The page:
I drove by the old house in Deer Run tonight. It holds a lot of memories, of when it belonged to my grandmother and then when it belonged to my cousins, aunt and uncle. I don’t remember my age exactly at all of those different times, but I know I was young. They were some of my first memories in fact. I don’t remember a lot of things from my childhood. I attribute that mostly to a good childhood, so good that days were all equally enjoyable with nothing outstandingly harmful or outstandingly surprising. That may be totally off however and I may just suffer from a bad long-term memory, the signs of which I am denying just by writing this.
That said, I do have very fond and clear memories of the house in Deer Run near Devil’s Millhopper here in Gainesville, Florida. I had Christmases there with my grandmother as the host, and my family and extended family as guests. We would eat wonderful dinners together, with all the children eating separately at a smaller table some distance from the glass tabletop and fine cloth where our parents ate. We kids would play upstairs in this little nook of a loft which overlooked the living room. A very narrow winding black metal spiral staircase went up right through the floor so that you had to be rather small to get up there anyway. When my grandmother owned the house we played Nintendo up there, with enough room for the television, pillows to lay on and only a few stuffed animals and random toys to fill in the spaces. There was a small wooden bench built into the way along the side of the loft overlooking the living room, the kind of bench that opened up so you could put things inside it. If you stood up on it and looked over the railing in fact you could throw things over into the living room, be it pillows, footballs or small children. We did enough of these things to break a few items, but luckily we never from any humans.
As I creeped by in the car, I imagined playing outside. So of my fondest memories are of the trees and the grass and the openness that existed all around the house before my aunt, uncle and the neighbors began to put up fences. There was so much more freedom, openness and friendship before the fences were up. Maybe it just seemed that way though, I was probably still using a blanky. Yes, I think I definitely was at that point. We would play games outside like tackle football, smear the queer, tag and hide and seek. We would hunt for Easter eggs in the spring and then we would hunt with super soakers in the summer. There were so many neat things about that house that I can’t forget, but that I am reminded of most when I see it again. To see the leaves fall and imagine laying underneath them again, suspended by blades of grass that felt the size of fingers, to jump in piles of leaves, to run and try not to step out of bounds by falling off the curb into the street. Those are my memories and that house is definitely one of my happy places.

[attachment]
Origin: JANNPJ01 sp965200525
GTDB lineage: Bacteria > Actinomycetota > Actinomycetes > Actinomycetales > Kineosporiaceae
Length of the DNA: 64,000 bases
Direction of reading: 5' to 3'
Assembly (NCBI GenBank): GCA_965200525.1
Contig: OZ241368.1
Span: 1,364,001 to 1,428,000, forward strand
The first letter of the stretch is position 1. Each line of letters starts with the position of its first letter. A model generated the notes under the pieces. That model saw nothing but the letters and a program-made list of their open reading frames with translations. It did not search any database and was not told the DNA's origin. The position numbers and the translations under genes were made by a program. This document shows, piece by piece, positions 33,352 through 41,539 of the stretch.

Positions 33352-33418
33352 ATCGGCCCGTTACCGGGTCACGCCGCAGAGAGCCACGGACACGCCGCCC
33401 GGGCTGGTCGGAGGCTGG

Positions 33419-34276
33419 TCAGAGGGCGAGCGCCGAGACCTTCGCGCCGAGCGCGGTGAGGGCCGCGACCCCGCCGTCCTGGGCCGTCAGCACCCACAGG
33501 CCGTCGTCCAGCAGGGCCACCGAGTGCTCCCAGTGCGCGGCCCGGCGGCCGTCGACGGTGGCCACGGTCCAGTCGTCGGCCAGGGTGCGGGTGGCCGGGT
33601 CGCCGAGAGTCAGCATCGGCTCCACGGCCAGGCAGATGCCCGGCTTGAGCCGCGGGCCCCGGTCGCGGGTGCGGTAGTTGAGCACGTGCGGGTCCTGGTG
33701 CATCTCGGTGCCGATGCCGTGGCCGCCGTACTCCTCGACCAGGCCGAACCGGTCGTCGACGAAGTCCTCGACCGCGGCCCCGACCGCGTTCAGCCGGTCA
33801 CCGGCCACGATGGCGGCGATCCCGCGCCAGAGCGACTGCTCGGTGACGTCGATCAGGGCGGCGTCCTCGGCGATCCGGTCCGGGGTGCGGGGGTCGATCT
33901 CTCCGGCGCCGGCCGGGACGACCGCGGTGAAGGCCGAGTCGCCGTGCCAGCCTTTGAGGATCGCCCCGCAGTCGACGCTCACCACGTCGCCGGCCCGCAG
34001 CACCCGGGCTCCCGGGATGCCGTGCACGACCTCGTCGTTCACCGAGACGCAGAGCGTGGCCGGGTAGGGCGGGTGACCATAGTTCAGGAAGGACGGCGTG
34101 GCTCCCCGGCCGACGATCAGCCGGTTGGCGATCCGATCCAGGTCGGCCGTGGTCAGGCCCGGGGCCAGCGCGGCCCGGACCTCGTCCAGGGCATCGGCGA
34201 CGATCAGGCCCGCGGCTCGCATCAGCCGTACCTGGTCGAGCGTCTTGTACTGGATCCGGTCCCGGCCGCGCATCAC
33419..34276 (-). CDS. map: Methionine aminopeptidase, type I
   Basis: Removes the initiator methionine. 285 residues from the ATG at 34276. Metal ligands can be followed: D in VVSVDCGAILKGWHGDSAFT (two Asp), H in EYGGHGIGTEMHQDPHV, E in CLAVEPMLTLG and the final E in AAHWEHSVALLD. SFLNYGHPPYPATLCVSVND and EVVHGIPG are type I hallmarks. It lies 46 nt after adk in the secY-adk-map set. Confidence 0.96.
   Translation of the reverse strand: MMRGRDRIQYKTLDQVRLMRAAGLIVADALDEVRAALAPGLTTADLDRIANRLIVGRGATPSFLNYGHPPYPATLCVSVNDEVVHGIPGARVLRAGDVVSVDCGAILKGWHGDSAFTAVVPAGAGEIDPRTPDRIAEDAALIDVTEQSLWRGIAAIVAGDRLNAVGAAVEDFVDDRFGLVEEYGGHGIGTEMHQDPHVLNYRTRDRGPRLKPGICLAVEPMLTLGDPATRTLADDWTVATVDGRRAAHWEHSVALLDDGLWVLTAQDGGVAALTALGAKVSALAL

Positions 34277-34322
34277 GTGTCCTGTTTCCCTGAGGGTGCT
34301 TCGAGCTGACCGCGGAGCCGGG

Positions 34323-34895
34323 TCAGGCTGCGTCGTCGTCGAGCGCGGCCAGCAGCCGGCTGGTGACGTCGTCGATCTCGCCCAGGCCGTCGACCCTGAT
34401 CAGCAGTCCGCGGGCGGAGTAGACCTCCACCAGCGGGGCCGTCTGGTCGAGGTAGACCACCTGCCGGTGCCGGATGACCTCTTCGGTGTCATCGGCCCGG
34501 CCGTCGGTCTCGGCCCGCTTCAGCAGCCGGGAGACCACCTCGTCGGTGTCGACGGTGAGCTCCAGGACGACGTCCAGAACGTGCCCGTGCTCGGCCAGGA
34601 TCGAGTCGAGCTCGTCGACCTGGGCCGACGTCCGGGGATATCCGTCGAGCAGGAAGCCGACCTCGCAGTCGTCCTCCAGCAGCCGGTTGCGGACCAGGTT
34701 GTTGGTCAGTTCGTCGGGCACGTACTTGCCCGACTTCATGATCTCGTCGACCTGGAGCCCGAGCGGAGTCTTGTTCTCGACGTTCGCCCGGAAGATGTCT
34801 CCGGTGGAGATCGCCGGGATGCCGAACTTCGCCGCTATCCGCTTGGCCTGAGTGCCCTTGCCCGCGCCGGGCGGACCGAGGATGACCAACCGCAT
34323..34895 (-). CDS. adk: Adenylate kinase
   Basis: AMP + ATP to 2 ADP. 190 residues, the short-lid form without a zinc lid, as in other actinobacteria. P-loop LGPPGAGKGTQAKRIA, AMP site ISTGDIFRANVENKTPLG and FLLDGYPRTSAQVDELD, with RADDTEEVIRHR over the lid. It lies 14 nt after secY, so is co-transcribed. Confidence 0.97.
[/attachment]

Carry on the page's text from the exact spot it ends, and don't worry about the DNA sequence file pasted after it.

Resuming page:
When I stepped here into this house after getting out of my car, two thoughts hit me.
First of all, this will be a memory soon. My grandparents, extended family, then close family, then friends and soon my family will all past through and out of this life with me. I will remember the days that I sat in this house and celebrated Christmas, played video games, talked with my grandparents, ate breakfast, thanksgiving dinner, dessert and big fat turkeys. I will drive by the front of this house and sigh, much older myself and maybe with a family of my own. My life now will be a memory just as much as my childhood is to me now.
Secondly, I am part of different children’s’ memories right now. My brother is 9 years old and my sister is 17. There isn’t much hope for my sister. She’s old now, much older than my brother, and she is getting pretty set into her role as an adult (a young one like me more specifically). And although I am a part of her childhood memories still now, it is much easier to see the impact I am having on my brother. Or rather, it is easier to imagine it. I have a hard time looking at him like myself at that age. When I was 9, heading into 5th grade, the world was crazy and I was already grown up. I was as big as I was ever going to get and I had things pretty much figured out. The school gig was being pretty casual, I knew what was happening, girls were girls, boys were boys, I was coming up as the next Captain of the Safety Patrol, heading out to the gifted program every Tuesday at a different school, beginning to learn how to work computers and the new thing called the internet and all and all, I was a genius who brought his new Kleenex box every August, new Crayola colored pencils every other August and a new pair of shoes that were getting about a size bigger every year. I didn’t have any big kids around other than the 6th graders who seemed humongous, not to mention the middle schoolers. I never met any high schoolers and didn’t even think about college, ever. I had my world and that was that. For me now, the words middle schoolers mean small kids. Elementary school kids are small kids too. High school kids are bigger kids, but still uneducated for the most part, and college kids are definitely still called kids, though I call some of them young adults with only slight reservation. Where is my perspective even close to that of my brother? How I wish it could be some times, I think I would be nicer to him. Too often I think I’m just another dad, getting older myself and loving it too much usually, ready to be like my dad in more ways than one. So then my brother comes along and bam, I am starting to talk like my dad. I think it’s good for my friends, who need a kick sometimes, but for my brother I think it’s unfair. I want to think harder about what I would have wanted if I had an older brother at his age. I want to think about it, start to figure it out and then begin to apply it to make it happen. These are his memories and heaven knows how much I cherish mine.